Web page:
Deployment from Pull Requests


We have an issue related to deployments from pull requests. It seems other people have also had some issues with this.

For one project we have, it has a 3 stage build process. We want to make artifacts that were created in the first stage available to the next stages. We’re putting these artifacts on S3 using S3 Deployment. They are set as public readable, so we can download them again in the other stages without authenticating. The problem comes when we try to submit a PR: the deployment blocks don’t run at all. While I can understand that you wouldn’t want an application deployment to be triggered from a PR, it would be fine for us if the PR used some of our S3 storage for artifact management.

The alternative would be to use the AWS CLI to upload the artifacts, but the problem is the authentication, since encrypted environment variables also aren’t made available to PRs.

There is an example in the documentation demonstrating use of S3, but it seems to be assuming the use of a bucket that has public write permissions, which is definitely not a feasible solution for us.

One thing I tried doing was using the Travis cache for the artifact management, but sadly I didn’t find this to be a completely reliable mechanism. Sometimes when I went to retrieve artifacts from the cache they were missing.

I’m wondering if anyone else has had this problem and if there is any workaround someone could suggest?



1 Like

Not being able to store artefacts somewhere like S3 in this described scenario seems like a pretty huge limitation!
Will be interesting to hear the communities thoughts on this one…

When you think about Pull Requests in general, it is paramount that you keep in mind that the PRs will execute arbitrary code, and create arbitrary build artifacts that you have little control over. You never know what kind of things the PR author will try to upload; even if we allowed deployment from PRs, and somehow found a way to do it with a more restricted way, it is effectively public writable.

Hi @BanzaiMan ,

Thank you for the response.

It is unfortunate that Travis aren’t allowing users to make their own decision on this and accept the consequences. Feel free to offer us advice on best practices, but it’s quite restrictive in my view to offer no choice on this.

One thing that I’m curious about then is, what is the intended usage of S3 in this scenario? Do you just have to setup a publicly writable bucket and that’s it? Or you just accept that it won’t work for PRs?



Hi @BanzaiMan

I would really appreciate your input on something. Someone else on our team discovered that there is a CACHE_NAME variable you can set for jobs. We thought this might be a solution and would allow us to use the Travis cache rather than S3 to pass around the artifacts. I set CACHE_NAME on the build stage and then use the same name on the test stage. However, even with that, it still doesn’t work correctly. When I try to retrieve the items I’ve cached, they’re not there.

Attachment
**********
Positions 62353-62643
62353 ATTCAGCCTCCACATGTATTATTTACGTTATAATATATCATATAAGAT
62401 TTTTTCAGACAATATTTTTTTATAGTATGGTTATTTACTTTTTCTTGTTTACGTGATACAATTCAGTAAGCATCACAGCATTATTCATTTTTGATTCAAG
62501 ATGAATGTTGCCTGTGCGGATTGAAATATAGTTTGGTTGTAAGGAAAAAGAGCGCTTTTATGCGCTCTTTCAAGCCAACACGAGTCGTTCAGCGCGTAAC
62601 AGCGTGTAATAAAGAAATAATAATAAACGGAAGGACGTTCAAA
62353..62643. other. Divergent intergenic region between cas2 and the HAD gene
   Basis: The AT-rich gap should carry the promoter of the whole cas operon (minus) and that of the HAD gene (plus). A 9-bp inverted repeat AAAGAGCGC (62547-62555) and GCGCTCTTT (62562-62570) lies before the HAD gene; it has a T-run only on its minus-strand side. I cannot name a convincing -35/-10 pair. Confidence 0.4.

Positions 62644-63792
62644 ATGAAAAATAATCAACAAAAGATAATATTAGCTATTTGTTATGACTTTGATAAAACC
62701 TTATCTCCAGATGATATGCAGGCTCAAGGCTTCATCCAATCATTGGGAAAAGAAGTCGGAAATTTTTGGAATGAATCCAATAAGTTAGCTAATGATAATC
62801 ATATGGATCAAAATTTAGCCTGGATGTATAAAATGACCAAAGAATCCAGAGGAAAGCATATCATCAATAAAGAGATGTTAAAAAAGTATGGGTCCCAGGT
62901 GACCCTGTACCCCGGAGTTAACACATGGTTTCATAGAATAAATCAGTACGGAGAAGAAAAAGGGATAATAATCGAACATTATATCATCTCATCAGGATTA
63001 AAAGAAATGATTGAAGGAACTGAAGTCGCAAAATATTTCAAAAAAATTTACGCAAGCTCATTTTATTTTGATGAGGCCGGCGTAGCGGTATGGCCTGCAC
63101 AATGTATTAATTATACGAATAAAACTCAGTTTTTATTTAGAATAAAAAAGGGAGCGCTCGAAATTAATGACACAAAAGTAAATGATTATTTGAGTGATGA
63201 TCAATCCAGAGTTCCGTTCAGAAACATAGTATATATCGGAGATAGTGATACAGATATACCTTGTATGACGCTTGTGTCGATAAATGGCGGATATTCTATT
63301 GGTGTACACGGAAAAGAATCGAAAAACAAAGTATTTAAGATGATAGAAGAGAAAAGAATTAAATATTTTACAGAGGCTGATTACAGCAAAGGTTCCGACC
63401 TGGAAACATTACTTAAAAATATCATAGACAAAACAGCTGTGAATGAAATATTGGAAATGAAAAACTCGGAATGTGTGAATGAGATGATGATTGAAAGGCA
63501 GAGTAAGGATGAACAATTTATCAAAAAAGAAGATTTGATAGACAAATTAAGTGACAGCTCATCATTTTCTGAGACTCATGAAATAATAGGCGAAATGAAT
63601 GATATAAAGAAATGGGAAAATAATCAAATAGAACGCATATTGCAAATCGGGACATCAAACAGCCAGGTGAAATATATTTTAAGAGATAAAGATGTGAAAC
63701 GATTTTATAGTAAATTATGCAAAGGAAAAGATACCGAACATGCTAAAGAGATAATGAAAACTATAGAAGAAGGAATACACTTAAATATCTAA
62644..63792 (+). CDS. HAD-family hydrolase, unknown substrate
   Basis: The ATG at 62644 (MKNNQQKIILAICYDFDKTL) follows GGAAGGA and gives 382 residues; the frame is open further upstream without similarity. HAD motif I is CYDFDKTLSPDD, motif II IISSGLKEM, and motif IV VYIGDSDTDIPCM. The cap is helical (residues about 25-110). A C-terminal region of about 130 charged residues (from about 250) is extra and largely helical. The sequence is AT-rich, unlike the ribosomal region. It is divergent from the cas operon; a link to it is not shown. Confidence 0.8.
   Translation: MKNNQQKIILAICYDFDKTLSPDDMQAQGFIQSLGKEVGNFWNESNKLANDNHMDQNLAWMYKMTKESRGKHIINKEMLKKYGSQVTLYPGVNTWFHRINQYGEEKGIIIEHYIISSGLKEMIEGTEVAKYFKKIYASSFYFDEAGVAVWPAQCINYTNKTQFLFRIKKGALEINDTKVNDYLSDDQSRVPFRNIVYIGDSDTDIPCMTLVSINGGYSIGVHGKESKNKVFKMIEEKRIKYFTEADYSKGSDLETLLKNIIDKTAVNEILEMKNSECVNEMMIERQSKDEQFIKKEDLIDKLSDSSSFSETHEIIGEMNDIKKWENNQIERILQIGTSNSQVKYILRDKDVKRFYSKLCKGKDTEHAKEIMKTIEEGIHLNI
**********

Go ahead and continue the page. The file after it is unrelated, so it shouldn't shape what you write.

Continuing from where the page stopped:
I can see using the CLI that there are a bunch of files that look like the correct size:

n branch docker_travis_build:
cache-linux-trusty-79ae31d3a183aac6559e08bb737d57a8f3e939b0cfd8d4a059aa9fd288f4a583--cargo-1.29.1.tgz  last modified: 2019-02-07 14:53:14  size: 83.43 MiB
cache-linux-trusty-8191c84abbc0cbc8b4cb1dbbd0167402b96fe828a4b1e639fbe3eb54ff76af07--cargo-1.29.1.tgz  last modified: 2019-02-07 14:28:34  size: 4.15 MiB
cache-linux-trusty-fc38d4bb16937e8159b3a92ca95efb609e4f4227bed8a48fab88cc6e0ee689c7--cargo-1.29.1.tgz  last modified: 2019-02-07 14:49:34  size: 88.41 MiB
cache-linux-trusty-ff4573320af6d6ac9691e9f709834390855b22abe0ddc82750f8164d6661d584--cargo-1.29.1.tgz  last modified: 2019-02-07 14:28:28  size: 4.15 MiB
cache-osx-7f10584bb3303947afc46873707ca0e9ef953384eec7316aba6f2f4b8f202211--cargo-1.29.1.tgz           last modified: 2019-02-07 15:09:26  size: 133.21 MiB
cache-osx-870158efe2b22e98caa770582b83885d283e27291062b4b36d7ca47af6a3eafb--cargo-1.29.1.tgz           last modified: 2019-02-07 15:10:27  size: 133.21 MiB
cache-osx-e3b0c44298fc1c149afbf4c8996fb92427ae41e4649b934ca495991b7852b855--cargo-1.29.1.tgz           last modified: 2019-02-07 15:41:06  size: 275.47 MiB

If you could download these and see what’s in them that may have given us a clue, but the CLI doesn’t seem to allow that.

The travis file is here. I would really appreciate if you could shed any light on this, as we are really reluctant to just throw this work away.



The CACHE_NAME appears in the document in this context:

If these characteristics are shared by more than one job in a build matrix, they will share the same URL on the network. This could corrupt the cache, or the cache may contain files that are not usable in all jobs using it. In this case, we advise you to add a public environment variable name to each job to create a unique cache entry:


In other words, it is a way to differentiate the caches that are otherwise identical and can corrupt each other.

It is not a way to share them.

Ah ok, I see, thanks. @BanzaiMan

Do you have anything else to suggest as to how we could make this work? Is the publicly writable bucket the only solution?

Btw, I just want to clarify something. The concern is not that the artifacts would be publicly available, that’s fine. The issue would be that the S3 bucket would be open to be abused.

Another team member has suggested this service: That may work. The issue with this though is that there’s an element of randomness to the URL that’s generated and I’m not sure how I can share that URL wit the other stages.